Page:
When Nicole Brandes, 54, did a routine check of her three linked Bank of America accounts online recently, she noticed something alarming: $10,000 was missing.
The Washington, D.C., art teacher looked closer to find that $9,300 from her business account and $700 from her personal checking account had first been transferred to a fourth account in her name that she’d never opened. It was then promptly withdrawn by the cybercriminal.
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“I’m worried, I don’t have any explanations,” Brandes said a week before the bank compensated her for the loss. “It’s totally confusing and disorienting.”
And it’s all too common.
There was a 90 percent increase in account takeover fraud and a 109 percent increase in new account fraud — when a criminal opens an account in a victim’s name — in 2021, according to a report from Javelin Strategy & Research. Total combined losses for traditional identity fraud and scams related to identity fraud totaled $52 billion and affected 42 million consumers in the United States.
“These kinds of account takeovers have been increasing over the last number of years,” says Mark Solomon, vice president of the International Association of Financial Crimes Investigators, who notes that chip technology has made it more difficult to make counterfeit credit cards, so criminals will “steal the person,” meaning their identity, “instead of the card.” They’ll then use that identity theft to, among other crimes, access or open bank accounts and steal money.
And because they generally have built up more savings than their younger counterparts, older people are often the target.
How criminals can access your account
There’s a reason that choosing smart passwords — and using a different one for each of your accounts — is one of the top rules (if not the top rule) for protecting yourself from identity theft and fraud.
Websites are frequently hacked, compromising sometimes millions of passwords, as occurred with LinkedIn last year in a data breach that compromised the personal information of 700 million users. Once stolen, usernames and passwords are often sold on underground markets to cybercriminals, who can then test them on bank login pages.
Criminals know that many people use the same or similar passwords across dozens of accounts. “Every time I talk to people, I hear the same story when I ask, ‘Is your pet store account password the same as your Citi account, the same as your coffee shop account?’ ” says Mike Steinbach, a former federal law enforcement officer and head of Citi’s fraud prevention unit. “You hear, ‘Well, yeah.’ Or people will say, ‘For the coffee shop I have Fido123, but for Citi I have Fido321.’ Modern tools can hack through that in a matter of seconds.”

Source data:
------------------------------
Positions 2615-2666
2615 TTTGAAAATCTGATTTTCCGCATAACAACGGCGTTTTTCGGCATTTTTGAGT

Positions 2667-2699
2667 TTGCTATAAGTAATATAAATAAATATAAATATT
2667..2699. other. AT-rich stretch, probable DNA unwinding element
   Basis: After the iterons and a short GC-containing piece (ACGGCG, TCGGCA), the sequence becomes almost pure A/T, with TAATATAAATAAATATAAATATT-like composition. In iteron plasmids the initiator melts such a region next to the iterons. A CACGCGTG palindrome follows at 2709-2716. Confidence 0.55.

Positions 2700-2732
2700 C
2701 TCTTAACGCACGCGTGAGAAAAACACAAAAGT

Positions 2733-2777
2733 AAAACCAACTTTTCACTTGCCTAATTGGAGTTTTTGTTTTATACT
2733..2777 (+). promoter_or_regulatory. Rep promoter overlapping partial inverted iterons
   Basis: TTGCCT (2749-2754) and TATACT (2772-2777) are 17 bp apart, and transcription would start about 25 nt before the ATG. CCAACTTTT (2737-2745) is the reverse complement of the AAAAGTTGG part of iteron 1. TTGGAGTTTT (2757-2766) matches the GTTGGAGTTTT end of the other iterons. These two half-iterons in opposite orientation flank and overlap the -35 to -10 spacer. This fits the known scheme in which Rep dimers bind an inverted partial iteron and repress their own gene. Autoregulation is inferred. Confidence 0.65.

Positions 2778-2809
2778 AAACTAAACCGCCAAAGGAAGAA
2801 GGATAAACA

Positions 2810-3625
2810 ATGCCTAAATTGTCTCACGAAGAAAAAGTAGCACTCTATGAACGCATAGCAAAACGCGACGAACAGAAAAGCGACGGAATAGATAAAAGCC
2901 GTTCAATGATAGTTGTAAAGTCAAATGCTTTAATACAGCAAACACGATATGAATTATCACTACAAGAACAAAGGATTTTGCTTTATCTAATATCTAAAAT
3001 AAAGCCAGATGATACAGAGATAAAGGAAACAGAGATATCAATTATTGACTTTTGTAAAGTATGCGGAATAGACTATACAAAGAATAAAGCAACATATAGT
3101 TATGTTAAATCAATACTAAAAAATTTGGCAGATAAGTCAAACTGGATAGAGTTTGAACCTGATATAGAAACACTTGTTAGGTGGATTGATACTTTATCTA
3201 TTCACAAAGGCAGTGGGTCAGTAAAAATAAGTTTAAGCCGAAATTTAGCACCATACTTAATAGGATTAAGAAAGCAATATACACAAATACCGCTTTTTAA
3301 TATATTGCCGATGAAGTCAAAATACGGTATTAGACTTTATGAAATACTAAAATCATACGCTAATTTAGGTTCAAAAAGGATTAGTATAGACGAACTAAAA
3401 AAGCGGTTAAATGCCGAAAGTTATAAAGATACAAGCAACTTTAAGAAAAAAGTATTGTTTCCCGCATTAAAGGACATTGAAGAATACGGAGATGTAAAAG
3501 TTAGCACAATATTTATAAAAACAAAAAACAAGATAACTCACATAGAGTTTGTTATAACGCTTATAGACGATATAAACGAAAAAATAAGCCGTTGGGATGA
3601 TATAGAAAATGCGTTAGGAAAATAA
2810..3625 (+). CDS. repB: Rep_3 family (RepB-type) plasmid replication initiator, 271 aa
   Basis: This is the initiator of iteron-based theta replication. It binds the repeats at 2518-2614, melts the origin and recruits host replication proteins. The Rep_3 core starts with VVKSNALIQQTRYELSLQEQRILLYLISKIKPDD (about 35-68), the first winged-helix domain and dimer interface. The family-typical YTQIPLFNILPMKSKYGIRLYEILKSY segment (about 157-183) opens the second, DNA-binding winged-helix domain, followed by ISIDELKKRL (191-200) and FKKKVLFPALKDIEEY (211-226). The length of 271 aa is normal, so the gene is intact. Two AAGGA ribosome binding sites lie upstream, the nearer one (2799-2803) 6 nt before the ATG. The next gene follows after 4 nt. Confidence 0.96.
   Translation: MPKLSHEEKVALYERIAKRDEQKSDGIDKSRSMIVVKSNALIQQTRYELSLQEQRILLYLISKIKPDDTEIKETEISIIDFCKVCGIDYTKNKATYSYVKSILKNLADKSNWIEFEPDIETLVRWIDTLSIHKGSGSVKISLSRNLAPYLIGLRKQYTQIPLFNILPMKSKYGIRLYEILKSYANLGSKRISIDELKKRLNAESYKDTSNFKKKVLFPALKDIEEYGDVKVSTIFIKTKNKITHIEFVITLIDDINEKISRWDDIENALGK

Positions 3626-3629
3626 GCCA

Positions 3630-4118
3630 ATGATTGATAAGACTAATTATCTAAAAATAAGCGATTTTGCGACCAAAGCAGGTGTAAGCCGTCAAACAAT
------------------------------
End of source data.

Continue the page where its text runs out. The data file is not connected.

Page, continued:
Criminals will also send phishing emails — advertising a product, telling you you’ve won a prize, you name it — with a link that, when clicked, can infect your computer with credential-stealing malware, says Laurie Iacono, an associate managing director at the business services and cyber risk firm Kroll. This allows them to harvest all of your saved login credentials. Or they might try to obtain identifying information through a survey or quiz. The more personal information they have, the easier it is for them to impersonate you and access your accounts without the bank flagging their transactions as suspicious.
These criminals are incredibly adept at using the latest technology to achieve their ends — more so than the general public, says Steinbach, “because they’re not constrained by laws or morality, so therefore fraud is occurring at a speed and scale that we’ve never seen before.”
How to prevent account theft
“Unfortunately, there are a lot of different ways to commit fraud,” Solomon says, “and nothing’s 100 percent foolproof to be able to lock down your information and prevent fraud completely.”